The major U.S. stock indexes finished mixed on Friday, but were still able to close the quarter with their best performances in years. The strong performance was posted despite concerns over an escalating trade dispute between the United States and China. The U.S. and Canada are still in negotiations which turned ugly last week. However, a new trade agreement with Mexico earlier in the quarter may be offsetting some of the worries.
Additionally, investors were able to set aside political turmoil in Washington as well as weakness in emerging markets. Higher crude oil prices, rising inflation and another Fed rate hike may have also weighed on performance, but these factors were offset by a strong labor market, rising average hourly earnings and a robust Gross Domestic Product report.
The strength was divided among strong performances in several sectors. Ultimately, despite all the aforementioned outside factors, strong sales and revenue as well as better-than-expected earnings provided the most support for equity prices.
Broad Market Quarterly Performance
During the just completed third quarter of 2018, the benchmark S&P 500 Index rose 7.2 percent. This was its best quarterly gain since the fourth quarter of 2013. The blue chip Dow Jones Industrial Average outperformed the S&P 500 Index with a 9.3 percent gain. The tech-based NASDAQ Composite posted a 7.1 percent quarterly gain, its best performance since first quarter 2017.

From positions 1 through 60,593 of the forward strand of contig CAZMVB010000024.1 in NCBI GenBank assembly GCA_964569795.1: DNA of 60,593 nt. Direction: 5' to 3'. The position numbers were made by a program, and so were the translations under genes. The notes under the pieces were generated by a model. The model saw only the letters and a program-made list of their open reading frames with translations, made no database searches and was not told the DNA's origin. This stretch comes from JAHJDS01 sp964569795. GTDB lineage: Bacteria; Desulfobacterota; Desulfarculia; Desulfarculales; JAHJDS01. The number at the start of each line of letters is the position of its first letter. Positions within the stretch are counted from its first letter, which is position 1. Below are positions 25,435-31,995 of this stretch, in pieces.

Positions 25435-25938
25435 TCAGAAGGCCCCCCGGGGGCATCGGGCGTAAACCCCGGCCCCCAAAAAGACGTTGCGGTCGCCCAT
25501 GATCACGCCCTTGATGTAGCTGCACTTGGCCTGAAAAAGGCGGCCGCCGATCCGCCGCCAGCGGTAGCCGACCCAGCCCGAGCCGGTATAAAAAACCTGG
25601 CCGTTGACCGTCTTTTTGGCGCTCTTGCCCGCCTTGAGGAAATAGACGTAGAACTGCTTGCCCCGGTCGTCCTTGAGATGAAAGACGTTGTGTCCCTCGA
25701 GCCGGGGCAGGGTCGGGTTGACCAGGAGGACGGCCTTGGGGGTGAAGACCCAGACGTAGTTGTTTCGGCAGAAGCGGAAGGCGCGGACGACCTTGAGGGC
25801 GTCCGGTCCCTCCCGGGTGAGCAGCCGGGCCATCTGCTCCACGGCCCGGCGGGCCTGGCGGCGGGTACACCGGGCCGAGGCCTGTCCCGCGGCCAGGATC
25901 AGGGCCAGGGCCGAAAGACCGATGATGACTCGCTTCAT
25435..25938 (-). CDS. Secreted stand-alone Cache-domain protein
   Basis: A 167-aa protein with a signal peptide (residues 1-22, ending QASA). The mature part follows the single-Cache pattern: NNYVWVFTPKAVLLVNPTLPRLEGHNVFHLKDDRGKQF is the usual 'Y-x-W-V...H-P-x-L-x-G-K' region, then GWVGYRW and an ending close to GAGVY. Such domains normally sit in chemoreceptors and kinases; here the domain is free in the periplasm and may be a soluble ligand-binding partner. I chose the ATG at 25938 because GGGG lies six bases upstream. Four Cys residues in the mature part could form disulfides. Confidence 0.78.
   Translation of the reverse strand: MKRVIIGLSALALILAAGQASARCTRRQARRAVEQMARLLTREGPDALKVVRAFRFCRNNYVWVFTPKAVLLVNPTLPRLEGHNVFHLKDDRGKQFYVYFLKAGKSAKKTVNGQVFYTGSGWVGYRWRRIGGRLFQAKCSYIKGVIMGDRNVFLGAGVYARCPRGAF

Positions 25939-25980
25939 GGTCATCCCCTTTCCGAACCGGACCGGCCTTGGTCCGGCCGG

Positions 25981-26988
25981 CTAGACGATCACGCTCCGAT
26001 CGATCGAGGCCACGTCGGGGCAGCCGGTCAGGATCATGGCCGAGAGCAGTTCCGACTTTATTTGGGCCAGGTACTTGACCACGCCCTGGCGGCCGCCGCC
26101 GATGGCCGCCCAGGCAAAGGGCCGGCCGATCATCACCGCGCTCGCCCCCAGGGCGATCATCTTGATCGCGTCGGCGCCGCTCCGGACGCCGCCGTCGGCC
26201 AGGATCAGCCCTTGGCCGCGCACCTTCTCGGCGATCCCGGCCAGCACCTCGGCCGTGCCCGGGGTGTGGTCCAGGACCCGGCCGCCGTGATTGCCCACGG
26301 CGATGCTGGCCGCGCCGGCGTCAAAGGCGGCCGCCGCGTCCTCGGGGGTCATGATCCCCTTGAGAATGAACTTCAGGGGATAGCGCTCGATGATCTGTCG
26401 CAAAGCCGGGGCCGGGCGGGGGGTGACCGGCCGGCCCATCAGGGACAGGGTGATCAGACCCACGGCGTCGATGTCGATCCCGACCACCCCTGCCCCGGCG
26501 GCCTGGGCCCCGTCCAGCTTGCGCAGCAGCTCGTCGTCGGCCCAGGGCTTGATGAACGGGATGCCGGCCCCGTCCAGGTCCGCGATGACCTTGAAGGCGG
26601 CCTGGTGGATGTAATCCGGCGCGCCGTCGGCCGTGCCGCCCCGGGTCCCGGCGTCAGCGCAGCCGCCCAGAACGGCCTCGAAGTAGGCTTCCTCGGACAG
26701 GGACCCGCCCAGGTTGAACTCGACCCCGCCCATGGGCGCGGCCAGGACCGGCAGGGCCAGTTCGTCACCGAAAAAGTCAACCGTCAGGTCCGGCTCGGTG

Sector Quarterly Performance
The broad market quarterly performance was sustained by strong performances in a handful of sectors. The best-performing sector of the third quarter was Health Care. It finished 14.1 percent higher, while posting its best quarterly gain since the first quarter of 2013. This was followed by industrials, which gained 9.7 percent and Technology, which rose 8.5 percent.
Stripping aside all of the headlines and fundamental events, earnings were primarily responsible for the quarter’s stellar gains. Stocks in all major indexes posted stronger-than-expected quarterly results.
Calendar second-quarter earnings for the S&P 500 rose 25 percent on a year-on-year basis, with 77.6 percent of companies topping analyst expectations, FactSet data showed.
Looking Ahead to the Fourth Quarter
Last quarter’s solid performance may have proved that investors aren’t too worried about rising inflation, higher crude oil prices, Federal Reserve rate hikes, and trade disputes. Or any other negative headlines put out there by the new services designed to discredit President Trump, derail the economy or essentially bring an end to the stock market rally.
However, the stakes will be a little higher in the fourth quarter. Not only will investors have to deal with lingering trade tensions with China and Canada, rising energy costs and another rate hike by the Fed in December, but they’ll also have to contend with uncertainty amid hotly anticipated mid-term elections in November.
Looking ahead, Democrats are expected to gain a majority in the House as well as increase their seat count in the Senate. This could delay, or even thwart, the Trump administration’s economic agenda.
Once again, we’re going to start another quarter with a huge wall of worry for investors to climb.